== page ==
The hallway is the perfect place for a runner.  Though hallways can often offer a neutral palate with little potential of clashing, you’ll need to be cognizant of what you can see through each doorway.  To keep your house looking cohesive, choose colors and patterns that bridge the rooms rather than something in a completely different style. If you have a hallway table, console table or bench it should be completely off the rug

Style, Color, Design

When choosing a design don’t forget to consider where furniture will sit on the rug.  In the living room the coffee table will cover a good portion of the center.  You’ll want to look for a rug featuring an all over pattern, not a center focused medallion – that is better suited for the entryway.

If you are lucky enough to be starting from scratch with your room, many designers recommend choosing a rug first and then keying off of the colors and patterns and style of the rug in the selection of the rest of the room.

However if you are adding a rug to a room of existing furniture, then you will want to think about balance. In a room with bright colors and busy patterns, a subtle pattern or solid rug will work well.  If the key pieces of furniture in your room are fairly solid or muted, the rug can be the work of art that brings the room to life.

Material and Make

In determining which type of rug is right for you, consider first how it will be used.  Is it a heavy traffic location, will kids and pets frequently use the space, will people be sitting on it, will you have shoes on or off?  All these factors can help you determine what type of rug will best suit your needs.

If it will be in a spot with lots of traffic, kids and pets, woven or low pile last longer.   If it is in the bedroom, with low traffic and you are looking for luxurious softness and warmth for your bare feet, plush or shag could be your choice.

Then consider which type of rug looks and feels best to you? Go to the store look at different options, even slip off your shoes to get a feel for it.  Do you want the warmth of a deep pile or shag?  Does the sisal that catches your eye will provide the feel you like?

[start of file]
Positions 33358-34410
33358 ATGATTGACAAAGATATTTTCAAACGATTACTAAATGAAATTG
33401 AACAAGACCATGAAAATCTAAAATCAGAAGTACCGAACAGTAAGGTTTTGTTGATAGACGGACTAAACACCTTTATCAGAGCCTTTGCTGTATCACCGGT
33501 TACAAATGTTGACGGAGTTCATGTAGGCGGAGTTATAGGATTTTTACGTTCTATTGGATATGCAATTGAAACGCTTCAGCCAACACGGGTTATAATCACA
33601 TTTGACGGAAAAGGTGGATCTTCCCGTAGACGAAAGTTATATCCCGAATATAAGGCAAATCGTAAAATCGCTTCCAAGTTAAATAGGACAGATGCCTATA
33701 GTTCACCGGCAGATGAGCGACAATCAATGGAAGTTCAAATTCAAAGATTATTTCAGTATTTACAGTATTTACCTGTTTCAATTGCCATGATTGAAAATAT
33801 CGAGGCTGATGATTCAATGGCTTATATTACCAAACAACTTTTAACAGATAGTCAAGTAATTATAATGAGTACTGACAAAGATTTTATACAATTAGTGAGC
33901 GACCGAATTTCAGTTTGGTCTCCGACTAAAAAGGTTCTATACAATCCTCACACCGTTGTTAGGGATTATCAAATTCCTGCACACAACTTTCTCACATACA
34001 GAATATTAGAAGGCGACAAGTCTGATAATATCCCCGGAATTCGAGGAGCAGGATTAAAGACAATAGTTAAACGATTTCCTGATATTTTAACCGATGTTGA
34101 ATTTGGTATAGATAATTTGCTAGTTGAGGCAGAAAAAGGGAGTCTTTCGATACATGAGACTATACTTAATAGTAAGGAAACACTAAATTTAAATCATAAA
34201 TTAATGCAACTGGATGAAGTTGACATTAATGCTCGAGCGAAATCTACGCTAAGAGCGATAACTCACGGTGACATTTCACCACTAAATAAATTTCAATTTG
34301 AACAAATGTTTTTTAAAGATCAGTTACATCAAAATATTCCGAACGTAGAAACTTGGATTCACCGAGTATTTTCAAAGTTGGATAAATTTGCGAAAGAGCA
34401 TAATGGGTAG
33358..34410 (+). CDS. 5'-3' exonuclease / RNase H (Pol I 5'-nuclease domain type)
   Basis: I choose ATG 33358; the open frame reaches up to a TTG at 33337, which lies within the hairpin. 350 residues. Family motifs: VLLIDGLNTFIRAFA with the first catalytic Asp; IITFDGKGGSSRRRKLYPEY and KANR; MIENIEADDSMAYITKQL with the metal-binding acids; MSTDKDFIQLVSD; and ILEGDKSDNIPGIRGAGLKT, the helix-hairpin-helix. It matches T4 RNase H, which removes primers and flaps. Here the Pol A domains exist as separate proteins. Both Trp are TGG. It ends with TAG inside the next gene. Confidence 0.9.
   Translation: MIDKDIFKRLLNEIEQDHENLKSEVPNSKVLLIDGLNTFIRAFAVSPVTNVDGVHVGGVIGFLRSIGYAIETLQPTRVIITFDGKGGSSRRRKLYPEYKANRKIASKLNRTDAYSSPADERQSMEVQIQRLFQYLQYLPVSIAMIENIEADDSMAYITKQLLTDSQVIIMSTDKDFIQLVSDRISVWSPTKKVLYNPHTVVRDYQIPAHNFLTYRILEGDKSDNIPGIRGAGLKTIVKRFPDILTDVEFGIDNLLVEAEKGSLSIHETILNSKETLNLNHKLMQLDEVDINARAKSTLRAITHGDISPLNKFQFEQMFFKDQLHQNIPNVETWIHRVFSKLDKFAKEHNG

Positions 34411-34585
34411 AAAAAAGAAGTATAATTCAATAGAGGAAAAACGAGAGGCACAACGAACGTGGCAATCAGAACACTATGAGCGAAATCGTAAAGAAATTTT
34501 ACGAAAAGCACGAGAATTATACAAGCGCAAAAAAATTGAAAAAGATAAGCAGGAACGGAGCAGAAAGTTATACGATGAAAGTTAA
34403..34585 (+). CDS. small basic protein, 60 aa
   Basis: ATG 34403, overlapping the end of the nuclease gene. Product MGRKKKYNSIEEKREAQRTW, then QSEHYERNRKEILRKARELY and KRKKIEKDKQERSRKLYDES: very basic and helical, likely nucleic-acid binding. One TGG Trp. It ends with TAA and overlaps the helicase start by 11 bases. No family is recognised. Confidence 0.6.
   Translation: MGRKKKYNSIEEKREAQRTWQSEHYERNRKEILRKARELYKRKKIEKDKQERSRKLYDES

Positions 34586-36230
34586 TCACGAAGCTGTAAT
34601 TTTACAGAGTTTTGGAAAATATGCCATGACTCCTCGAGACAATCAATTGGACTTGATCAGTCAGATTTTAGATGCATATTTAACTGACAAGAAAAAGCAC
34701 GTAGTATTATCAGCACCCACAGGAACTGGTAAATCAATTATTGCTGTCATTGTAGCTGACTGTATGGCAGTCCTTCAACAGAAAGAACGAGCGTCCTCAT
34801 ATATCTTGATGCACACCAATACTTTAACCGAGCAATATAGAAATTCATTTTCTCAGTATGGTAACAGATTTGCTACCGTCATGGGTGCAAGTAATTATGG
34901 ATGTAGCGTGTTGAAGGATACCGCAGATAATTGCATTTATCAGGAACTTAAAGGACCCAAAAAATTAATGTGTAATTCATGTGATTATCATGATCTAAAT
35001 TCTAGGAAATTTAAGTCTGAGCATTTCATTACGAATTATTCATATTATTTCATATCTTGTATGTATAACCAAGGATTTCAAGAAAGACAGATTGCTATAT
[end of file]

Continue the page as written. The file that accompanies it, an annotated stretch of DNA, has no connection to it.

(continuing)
Types of rugs can be divided into two categories:

Woven Rugs

Dhurries and kilims (tapestry) are flat weave rugs woven from wool and cotton and are often reversible.  Known for bold patterns and bright colors, they are very flat rugs and considered both durable and easy to clean.

Natural woven rugs are woven from the fibers of jute, sisal, hemp or seagrass.  They hold up to heavy traffic, tend to be very affordable and easy to clean.  Natural woven rugs are softer than expected underfoot, especially when paired with a carpet pad, but they don’t provide the warm feeling of other rug types.  Typically are available in neutral colors, they give a room a relaxed and welcoming beachy or provincial cottage yet neat and tidy feel.

Tufted rugs

Also known as pile rugs, are created from cotton or synthetics being looped through a mesh backing.  These rugs are not reversible, but are available in a wide range of depths, patterns, and colors.  While not a durable as woven rugs, short pile rugs will last longer than long pile or shag rugs.  Shag rug wouldn’t be ideal for a high traffic family room with kids and pets, but would provide a soft, warm place for your feet in the bedroom.

After understanding the plusses and minuses of each, narrow it down to the kinds of rugs that match your lifestyle.  Then it really comes down to personal preference.  Will it provide you with the form and function that you desire?  If yes, then go for it!

And as a final note, don’t forget the rug pad – not only will it prevent the rug from slipping and provide extra padding, it can prolong the life of your area rug while protecting the flooring underneath as well.